“Confirmed Judges, Confirmed Fears” is a blog series documenting the harmful impact of President Trump’s judges on Americans’ rights and liberties. Cases in the series can be found by issue and by judge at this link.
Trump Sixth Circuit judge John Nalbandian wrote a divided April 2020 decision that ruled that despite a union contract, a large corporation need not provide basic health benefits to retirees. The case is International Union UAW v. Honeywell International, Inc.
For decades, collective bargaining agreement (CBAs) between Honeywell International and its employees, represented by UAW, provided that Honeywell would cover the “full cost of its retirees’ health insurance premiums.” Beginning in 2003, the CBAs stated that Honeywell would cover only floor-level benefits for future retirees, with some disagreement as to whether such benefits would be for life and as to whether full-cost benefits would continue for past retirees. The parties continued to disagree and filed suit against each other, leading to a decision by the Sixth Circuit.
Nalbandian’s majority opinion ruled squarely for Honeywell on every issue. The opinion first held that Honeywell did not owe lifetime full cost coverage to pre-2003 retirees, a decision with which all three judges on the panel agreed as a result of restrictive Supreme Court precedent on interpretation of CBAs. But Nalbandian went further and ruled that the post-2003 CBAs did not require Honeywell to pay even floor-level benefits to post-2003 retirees for life, claiming that the duration of such payments was limited to the life of the CBAs, which was about five years.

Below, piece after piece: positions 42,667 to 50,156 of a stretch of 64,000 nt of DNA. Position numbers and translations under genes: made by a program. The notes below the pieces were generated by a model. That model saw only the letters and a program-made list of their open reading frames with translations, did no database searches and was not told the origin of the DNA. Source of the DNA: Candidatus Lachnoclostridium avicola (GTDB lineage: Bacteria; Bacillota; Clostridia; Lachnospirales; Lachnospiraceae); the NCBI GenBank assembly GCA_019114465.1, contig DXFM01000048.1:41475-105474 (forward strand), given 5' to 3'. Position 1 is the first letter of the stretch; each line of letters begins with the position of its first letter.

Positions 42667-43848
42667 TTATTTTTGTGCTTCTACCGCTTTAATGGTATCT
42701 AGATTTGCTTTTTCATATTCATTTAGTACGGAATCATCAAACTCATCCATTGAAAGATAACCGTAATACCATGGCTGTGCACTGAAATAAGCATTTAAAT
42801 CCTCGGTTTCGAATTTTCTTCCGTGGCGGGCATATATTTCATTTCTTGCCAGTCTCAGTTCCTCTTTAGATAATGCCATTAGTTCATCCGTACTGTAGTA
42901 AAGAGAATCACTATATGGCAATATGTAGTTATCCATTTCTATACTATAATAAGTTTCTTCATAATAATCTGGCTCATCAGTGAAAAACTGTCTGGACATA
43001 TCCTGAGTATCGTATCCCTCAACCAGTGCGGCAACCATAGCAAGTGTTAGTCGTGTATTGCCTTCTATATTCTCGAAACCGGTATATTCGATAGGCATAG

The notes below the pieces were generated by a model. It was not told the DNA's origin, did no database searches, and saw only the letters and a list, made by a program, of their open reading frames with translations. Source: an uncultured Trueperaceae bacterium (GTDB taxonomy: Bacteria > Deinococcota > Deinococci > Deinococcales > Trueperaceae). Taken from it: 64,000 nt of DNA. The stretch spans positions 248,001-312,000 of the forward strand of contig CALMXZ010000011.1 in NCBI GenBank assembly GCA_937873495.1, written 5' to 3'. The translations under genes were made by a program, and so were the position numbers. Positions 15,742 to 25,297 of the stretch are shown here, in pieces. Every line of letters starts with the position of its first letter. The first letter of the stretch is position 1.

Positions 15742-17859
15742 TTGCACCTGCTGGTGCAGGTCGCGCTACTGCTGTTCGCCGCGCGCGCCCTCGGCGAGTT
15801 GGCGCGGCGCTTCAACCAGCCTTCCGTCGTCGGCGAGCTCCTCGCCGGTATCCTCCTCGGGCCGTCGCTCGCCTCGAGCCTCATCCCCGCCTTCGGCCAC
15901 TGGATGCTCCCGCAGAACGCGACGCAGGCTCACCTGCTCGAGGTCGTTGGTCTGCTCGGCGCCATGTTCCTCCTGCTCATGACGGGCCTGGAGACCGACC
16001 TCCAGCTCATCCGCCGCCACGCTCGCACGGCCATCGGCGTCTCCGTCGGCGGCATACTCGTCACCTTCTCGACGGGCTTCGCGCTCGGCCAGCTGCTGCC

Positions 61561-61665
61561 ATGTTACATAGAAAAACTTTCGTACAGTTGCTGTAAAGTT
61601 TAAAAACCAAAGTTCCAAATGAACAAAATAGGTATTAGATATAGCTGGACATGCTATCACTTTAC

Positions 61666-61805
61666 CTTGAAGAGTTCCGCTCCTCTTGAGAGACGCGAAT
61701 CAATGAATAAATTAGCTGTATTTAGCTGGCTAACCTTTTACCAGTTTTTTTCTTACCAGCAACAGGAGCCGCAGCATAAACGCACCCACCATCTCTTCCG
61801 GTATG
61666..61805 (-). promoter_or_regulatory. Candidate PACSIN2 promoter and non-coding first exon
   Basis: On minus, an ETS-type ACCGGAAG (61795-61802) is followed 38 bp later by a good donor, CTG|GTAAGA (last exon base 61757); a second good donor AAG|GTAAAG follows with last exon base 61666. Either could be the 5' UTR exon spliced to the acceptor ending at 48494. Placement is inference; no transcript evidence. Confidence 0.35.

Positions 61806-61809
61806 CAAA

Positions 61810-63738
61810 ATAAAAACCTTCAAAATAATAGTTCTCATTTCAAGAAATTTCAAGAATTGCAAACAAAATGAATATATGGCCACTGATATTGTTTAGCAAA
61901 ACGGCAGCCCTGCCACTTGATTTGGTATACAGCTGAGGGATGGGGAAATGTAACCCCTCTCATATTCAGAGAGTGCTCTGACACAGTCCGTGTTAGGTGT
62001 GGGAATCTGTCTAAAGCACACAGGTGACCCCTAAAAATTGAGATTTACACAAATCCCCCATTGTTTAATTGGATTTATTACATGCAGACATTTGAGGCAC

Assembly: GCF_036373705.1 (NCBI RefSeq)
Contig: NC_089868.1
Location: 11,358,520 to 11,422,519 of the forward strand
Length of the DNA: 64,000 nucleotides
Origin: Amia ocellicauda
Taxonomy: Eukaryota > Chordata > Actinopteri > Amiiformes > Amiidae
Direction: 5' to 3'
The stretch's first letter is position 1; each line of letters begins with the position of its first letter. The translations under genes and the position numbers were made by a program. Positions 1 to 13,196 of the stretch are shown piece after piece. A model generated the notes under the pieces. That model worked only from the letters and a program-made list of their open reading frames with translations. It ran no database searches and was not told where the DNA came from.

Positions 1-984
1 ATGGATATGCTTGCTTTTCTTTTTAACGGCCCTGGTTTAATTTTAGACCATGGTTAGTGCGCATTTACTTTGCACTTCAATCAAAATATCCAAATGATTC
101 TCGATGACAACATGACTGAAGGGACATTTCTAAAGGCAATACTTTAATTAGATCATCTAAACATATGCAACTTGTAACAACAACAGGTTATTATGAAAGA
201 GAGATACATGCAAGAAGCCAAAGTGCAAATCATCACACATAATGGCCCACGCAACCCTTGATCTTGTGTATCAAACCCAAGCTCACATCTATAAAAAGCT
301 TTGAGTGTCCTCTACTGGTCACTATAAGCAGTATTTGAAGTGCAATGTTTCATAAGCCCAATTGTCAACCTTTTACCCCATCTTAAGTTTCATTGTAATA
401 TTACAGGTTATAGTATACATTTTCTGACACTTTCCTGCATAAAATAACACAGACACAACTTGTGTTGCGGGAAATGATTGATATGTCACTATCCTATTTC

Judge Jane Stranch strongly dissented from the part of the opinion taking away all lifetime health coverage for retirees. She explained that despite the Supreme Court’s decisions severely restricting the interpretation of CBAs, it was clear from those decisions that “ordinary contract principles” still apply to CBAs. The “plain language” of the CBAs, she went on, makes clear that Honeywell “shall not” pay less than floor-level benefits to retirees each year, even after the CBAs expire. The majority’s contrary interpretation, she concluded, was “incompatible with ordinary principles of contract law.”
As a result of Nalbandian’s opinion, however, numerous retired Honeywell employees have lost even floor-level health insurance coverage from their former employer. The case is yet another example of Trump appellate judges voting to limit health care for ordinary Americans.